Marcia Kure

Born in Nigeria in 1970, and now living and working in Princeton, US, Marcia Kure trained at the University of Nigeria. A prominent member of the University of Nigeria-based Nsukka School, known for its combination of lyrical simplicity and socio-political vision, her recent drawing, photomontage and sculptures imagine alternative worlds. They are a critical response to the postcolonial existential condition. Through appropriation and reconfiguration of normative fashion aesthetic, classic juvenile literature, African masking forms, and children's toys, she produces hybrid, darkly striking images and objects that insinuate postmodern loss of certainties and postcolonial destabilization and fragmentation of identities. Her work suggests new orders might emerge from our complex encounters with the present. Her work can be hopeful and despairing at the same time, reassuring yet haunting, beautiful and terrifying.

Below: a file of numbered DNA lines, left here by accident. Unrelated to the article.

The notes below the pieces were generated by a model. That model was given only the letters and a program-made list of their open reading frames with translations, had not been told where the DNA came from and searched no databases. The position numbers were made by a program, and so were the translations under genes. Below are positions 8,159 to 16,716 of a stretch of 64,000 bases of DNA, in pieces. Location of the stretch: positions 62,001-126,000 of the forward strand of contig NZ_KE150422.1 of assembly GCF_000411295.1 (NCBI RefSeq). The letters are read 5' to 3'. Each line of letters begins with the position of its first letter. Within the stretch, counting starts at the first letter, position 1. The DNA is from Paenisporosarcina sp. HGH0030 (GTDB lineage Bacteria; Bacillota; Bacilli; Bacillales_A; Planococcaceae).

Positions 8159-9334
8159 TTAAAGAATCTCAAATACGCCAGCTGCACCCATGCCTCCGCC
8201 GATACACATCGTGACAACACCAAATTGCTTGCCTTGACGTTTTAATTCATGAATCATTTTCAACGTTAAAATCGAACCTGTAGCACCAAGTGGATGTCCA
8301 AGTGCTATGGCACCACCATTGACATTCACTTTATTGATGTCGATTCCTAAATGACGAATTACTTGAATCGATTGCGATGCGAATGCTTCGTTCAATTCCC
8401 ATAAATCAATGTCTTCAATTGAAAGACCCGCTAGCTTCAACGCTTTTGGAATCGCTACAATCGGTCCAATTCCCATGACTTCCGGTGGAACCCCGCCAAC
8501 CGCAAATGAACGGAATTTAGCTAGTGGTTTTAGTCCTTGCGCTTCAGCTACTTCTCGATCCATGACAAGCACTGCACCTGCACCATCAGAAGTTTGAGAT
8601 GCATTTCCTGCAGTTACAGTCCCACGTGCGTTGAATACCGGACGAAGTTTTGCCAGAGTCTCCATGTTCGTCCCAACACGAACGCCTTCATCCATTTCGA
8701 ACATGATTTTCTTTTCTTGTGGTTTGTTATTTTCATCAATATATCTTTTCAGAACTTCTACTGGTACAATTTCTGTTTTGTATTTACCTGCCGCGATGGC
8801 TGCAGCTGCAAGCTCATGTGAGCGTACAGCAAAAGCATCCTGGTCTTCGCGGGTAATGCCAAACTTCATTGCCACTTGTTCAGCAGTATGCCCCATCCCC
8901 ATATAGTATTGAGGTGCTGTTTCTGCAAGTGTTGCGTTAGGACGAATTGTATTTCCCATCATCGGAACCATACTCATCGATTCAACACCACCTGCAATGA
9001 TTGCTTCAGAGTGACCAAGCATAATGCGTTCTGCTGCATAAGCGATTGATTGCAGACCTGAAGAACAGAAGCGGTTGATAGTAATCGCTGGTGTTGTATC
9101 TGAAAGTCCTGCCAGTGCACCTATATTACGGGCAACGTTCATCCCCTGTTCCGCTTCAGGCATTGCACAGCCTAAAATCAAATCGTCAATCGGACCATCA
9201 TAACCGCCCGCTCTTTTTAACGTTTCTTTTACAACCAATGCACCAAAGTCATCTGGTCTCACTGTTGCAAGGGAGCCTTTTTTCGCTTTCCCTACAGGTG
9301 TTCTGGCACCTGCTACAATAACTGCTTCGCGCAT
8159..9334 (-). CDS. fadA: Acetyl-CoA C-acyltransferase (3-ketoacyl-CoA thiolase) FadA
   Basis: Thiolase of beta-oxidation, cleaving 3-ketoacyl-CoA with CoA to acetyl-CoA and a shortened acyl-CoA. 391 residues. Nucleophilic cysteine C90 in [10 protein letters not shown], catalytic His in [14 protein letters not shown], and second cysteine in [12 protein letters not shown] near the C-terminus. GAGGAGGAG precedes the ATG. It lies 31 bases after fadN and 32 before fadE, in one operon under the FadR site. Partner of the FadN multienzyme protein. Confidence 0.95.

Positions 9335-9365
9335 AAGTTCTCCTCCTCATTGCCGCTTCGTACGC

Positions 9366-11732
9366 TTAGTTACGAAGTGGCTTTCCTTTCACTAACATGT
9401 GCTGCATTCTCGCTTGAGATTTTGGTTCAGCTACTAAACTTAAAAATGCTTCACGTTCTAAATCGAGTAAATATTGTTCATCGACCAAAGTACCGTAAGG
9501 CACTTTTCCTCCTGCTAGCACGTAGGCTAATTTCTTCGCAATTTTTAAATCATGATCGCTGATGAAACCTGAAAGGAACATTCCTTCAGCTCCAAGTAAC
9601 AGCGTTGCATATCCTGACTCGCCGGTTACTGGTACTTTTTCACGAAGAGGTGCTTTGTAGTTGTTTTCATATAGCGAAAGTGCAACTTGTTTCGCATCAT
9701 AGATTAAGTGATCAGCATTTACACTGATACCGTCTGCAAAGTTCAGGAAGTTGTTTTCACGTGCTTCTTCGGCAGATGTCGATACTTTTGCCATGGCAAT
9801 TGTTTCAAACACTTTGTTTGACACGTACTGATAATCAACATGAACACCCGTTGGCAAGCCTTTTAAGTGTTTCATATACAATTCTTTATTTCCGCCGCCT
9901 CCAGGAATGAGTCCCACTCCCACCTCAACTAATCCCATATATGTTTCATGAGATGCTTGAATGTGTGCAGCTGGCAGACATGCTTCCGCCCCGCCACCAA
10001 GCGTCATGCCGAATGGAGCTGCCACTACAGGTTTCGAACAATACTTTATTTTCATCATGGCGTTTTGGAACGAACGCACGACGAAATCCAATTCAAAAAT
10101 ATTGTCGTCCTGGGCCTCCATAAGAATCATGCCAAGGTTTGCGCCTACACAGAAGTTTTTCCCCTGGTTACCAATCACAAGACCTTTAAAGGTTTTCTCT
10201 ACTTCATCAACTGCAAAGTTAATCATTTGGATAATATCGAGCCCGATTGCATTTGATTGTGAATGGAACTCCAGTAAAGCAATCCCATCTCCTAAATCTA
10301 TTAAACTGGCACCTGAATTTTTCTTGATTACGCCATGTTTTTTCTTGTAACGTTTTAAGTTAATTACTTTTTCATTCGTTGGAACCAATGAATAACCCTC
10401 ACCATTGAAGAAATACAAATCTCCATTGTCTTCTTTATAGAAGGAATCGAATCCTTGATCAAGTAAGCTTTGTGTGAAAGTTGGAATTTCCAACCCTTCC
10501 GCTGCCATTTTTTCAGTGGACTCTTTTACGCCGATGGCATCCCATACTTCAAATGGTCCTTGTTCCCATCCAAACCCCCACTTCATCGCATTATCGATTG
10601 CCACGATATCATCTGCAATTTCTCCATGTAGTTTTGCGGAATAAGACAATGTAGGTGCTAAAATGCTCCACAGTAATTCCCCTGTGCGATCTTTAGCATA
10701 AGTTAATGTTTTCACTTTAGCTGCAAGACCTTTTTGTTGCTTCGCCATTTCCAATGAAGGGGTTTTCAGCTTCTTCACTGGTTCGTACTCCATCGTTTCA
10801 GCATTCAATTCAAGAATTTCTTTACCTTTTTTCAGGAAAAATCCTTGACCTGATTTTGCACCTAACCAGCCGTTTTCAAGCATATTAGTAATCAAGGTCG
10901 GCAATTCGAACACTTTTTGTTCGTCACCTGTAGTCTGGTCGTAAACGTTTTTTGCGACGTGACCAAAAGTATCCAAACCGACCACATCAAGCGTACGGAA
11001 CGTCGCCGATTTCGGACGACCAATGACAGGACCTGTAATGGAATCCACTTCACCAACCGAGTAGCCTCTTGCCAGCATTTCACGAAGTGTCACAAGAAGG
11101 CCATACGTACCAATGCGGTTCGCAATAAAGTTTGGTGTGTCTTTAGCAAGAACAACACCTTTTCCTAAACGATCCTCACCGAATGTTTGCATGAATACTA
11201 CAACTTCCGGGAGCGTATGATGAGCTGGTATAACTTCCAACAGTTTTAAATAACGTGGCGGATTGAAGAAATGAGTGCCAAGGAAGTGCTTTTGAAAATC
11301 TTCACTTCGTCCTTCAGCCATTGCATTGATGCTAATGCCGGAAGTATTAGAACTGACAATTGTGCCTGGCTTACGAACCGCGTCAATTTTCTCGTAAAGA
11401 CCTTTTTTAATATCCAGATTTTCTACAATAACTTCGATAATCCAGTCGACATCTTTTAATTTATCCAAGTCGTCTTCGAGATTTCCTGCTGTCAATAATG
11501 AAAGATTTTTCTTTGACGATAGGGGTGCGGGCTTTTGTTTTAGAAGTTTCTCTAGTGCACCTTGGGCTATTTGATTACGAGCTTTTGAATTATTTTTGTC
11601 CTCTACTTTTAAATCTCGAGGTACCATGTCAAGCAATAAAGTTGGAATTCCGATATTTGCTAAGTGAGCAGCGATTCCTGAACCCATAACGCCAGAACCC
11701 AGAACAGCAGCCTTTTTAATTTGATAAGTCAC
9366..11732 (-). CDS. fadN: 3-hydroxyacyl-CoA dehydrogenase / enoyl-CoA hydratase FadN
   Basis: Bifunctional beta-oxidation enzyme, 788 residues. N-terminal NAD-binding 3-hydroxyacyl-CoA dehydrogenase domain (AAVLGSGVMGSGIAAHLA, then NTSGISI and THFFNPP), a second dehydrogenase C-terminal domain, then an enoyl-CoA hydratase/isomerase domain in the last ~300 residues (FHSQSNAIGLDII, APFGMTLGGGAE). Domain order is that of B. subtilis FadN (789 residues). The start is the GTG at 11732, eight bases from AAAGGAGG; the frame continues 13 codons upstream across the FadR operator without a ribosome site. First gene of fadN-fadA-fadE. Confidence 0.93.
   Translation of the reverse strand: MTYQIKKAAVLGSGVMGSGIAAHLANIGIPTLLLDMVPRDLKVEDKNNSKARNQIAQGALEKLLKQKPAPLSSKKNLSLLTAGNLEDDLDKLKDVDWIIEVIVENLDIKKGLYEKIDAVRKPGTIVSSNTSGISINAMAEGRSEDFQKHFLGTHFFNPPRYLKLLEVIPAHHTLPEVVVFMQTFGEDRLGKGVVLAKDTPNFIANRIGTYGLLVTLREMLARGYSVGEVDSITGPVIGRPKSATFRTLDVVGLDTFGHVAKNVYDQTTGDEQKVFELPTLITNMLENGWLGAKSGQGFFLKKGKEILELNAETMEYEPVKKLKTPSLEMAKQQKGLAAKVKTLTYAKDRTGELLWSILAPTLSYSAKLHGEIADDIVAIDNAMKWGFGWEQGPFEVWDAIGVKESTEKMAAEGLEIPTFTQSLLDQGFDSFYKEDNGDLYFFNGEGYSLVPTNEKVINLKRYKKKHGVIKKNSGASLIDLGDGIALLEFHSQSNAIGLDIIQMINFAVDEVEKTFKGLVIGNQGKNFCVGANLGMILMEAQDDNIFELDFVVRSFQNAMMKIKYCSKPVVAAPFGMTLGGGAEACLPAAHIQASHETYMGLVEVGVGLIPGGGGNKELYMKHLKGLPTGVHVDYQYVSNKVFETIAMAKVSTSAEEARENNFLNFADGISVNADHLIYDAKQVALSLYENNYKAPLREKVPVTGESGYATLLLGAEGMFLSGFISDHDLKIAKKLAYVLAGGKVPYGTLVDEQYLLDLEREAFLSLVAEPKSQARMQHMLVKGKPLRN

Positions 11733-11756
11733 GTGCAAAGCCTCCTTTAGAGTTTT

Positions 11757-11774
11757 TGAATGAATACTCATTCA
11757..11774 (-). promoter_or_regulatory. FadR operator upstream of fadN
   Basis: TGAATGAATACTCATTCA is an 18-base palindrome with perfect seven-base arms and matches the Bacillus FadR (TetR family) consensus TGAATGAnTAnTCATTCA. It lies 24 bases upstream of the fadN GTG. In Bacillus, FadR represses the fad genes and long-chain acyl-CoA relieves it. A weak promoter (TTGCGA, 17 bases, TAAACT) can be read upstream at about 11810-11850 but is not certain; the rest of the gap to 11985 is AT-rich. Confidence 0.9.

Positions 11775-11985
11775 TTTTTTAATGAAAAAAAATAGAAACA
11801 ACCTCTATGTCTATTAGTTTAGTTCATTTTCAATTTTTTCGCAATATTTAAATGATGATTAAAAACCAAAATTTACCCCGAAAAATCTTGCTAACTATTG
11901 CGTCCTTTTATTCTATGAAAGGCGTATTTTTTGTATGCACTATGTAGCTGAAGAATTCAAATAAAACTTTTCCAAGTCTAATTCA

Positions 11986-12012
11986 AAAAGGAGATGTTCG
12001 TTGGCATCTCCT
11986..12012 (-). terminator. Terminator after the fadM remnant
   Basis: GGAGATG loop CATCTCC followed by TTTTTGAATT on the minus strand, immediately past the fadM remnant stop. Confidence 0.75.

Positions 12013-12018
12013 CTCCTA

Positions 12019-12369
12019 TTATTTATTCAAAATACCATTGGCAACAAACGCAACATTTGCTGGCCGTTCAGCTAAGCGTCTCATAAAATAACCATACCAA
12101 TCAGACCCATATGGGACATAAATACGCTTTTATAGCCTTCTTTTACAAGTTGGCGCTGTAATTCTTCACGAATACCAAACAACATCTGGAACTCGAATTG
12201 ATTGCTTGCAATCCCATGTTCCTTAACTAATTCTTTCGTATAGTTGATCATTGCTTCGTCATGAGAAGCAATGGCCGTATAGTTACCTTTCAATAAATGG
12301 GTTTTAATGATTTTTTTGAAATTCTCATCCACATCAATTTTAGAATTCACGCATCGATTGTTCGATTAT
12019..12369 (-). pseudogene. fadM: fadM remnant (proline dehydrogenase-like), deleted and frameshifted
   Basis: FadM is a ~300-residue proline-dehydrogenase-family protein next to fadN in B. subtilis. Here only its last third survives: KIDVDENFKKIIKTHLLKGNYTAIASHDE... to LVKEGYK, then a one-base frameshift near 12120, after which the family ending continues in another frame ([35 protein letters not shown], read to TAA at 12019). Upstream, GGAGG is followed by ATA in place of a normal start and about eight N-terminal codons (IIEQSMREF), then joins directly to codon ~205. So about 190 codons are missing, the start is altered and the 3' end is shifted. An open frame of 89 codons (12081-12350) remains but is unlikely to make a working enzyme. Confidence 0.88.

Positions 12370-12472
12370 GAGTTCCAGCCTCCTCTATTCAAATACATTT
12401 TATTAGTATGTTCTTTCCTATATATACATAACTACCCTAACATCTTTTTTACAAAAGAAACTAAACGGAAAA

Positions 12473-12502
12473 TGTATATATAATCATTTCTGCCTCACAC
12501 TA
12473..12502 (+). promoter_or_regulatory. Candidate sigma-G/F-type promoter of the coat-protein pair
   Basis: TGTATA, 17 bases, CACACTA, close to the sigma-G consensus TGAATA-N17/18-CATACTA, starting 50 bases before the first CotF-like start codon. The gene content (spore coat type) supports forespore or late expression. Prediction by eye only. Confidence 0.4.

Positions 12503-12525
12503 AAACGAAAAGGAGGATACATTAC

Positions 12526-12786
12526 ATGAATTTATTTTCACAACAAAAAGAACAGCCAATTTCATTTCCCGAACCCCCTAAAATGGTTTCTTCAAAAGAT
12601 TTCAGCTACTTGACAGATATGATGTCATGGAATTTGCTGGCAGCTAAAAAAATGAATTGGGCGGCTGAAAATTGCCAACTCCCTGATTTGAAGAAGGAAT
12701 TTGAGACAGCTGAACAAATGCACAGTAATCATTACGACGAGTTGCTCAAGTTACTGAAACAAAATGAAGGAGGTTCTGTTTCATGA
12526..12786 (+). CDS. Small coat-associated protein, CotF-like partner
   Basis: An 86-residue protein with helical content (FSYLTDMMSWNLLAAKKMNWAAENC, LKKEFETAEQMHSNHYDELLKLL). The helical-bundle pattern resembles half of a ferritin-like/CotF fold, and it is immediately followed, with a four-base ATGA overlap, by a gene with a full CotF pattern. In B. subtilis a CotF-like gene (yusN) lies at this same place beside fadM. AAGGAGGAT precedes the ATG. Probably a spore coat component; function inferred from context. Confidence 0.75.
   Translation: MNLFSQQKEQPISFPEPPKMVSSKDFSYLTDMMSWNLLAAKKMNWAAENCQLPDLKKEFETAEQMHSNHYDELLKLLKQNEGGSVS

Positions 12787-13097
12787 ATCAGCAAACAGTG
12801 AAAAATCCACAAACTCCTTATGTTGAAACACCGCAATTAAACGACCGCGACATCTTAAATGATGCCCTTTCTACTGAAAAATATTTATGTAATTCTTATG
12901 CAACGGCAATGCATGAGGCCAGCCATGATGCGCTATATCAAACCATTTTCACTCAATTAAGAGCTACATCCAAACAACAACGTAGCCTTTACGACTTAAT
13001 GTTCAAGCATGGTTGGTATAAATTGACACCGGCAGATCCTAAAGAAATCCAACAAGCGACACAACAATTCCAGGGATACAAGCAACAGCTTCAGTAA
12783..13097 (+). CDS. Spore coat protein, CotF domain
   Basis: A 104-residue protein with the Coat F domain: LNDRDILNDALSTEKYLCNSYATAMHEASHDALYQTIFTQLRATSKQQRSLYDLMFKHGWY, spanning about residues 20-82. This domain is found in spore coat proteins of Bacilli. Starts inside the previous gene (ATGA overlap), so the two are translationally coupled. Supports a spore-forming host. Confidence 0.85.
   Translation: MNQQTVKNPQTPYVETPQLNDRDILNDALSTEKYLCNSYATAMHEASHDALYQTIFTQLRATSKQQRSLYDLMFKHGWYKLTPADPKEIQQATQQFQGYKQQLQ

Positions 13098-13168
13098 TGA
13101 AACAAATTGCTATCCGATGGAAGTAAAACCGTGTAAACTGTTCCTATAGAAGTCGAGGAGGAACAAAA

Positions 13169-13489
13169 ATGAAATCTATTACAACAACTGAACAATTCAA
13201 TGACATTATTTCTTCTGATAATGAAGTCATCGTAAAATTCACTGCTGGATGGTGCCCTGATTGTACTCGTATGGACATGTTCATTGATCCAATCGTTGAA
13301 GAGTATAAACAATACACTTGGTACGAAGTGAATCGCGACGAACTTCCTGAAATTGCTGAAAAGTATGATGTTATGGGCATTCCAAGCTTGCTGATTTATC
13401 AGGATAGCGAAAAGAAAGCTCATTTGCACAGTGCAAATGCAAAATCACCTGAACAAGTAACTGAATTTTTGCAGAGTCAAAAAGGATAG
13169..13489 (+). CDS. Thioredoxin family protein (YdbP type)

Kure’s work has strong links to Uli art - a Nigerian art form with a graphic-intensive style based on sinuous linear forms, and she often uses traditional African pigments such as kolanut and coffee. Her work is connected to the African experience; the experience of expatriation, and the relationship of distance and the idea of ‘home’ are, for her, as much a part of the African experience as that of the artist working on the African continent.

Marcia Kure was Artist-in-Residence at the Victoria & Albert Museum in London in 2014. Her work has recently been acquired by the Centre Pompidou, Paris and the Smithsonian Institution, Washington.